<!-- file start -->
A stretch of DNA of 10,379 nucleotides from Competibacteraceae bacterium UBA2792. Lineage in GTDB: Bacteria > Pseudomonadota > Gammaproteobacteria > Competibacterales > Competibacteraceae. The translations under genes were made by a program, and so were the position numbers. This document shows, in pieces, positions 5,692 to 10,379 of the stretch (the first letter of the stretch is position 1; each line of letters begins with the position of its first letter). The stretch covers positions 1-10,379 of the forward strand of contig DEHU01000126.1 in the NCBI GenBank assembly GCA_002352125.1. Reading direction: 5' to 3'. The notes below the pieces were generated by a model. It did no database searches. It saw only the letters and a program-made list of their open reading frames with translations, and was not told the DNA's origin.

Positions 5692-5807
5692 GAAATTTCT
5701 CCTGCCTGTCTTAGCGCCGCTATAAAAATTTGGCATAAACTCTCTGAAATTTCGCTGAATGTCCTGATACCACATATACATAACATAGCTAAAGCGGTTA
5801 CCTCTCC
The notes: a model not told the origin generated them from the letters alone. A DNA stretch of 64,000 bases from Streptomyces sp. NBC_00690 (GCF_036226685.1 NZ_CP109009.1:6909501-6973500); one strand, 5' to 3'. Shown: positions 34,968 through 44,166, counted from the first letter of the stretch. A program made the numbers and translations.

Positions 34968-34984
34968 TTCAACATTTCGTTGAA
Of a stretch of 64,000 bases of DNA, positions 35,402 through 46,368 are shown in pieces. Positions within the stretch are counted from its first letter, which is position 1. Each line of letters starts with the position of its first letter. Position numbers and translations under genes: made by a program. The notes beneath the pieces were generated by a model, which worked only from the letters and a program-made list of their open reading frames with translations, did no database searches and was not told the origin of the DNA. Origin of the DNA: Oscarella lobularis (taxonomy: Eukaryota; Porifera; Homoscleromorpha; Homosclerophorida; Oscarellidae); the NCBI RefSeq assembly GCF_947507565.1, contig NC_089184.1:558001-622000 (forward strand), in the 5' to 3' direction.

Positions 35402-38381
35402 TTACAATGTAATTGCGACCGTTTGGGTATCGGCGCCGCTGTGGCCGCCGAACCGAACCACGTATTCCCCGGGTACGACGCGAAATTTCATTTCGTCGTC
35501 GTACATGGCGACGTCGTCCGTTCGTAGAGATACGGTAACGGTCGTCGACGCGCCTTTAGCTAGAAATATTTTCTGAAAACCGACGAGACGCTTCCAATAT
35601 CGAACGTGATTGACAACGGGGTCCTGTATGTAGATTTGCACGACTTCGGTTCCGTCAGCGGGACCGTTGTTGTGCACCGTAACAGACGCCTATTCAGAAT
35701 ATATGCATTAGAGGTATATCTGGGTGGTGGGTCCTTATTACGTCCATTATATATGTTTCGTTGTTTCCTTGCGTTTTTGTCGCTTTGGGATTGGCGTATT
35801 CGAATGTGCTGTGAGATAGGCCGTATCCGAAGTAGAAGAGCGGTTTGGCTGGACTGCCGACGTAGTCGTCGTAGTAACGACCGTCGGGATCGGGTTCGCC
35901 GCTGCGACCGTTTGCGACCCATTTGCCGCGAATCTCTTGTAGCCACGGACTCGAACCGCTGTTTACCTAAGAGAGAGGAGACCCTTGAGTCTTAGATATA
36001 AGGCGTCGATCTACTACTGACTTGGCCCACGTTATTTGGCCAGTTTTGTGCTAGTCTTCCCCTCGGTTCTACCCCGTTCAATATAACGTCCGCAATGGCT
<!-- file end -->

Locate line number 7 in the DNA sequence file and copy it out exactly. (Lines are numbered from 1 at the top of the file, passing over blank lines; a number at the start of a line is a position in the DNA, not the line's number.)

Positions 34968-34984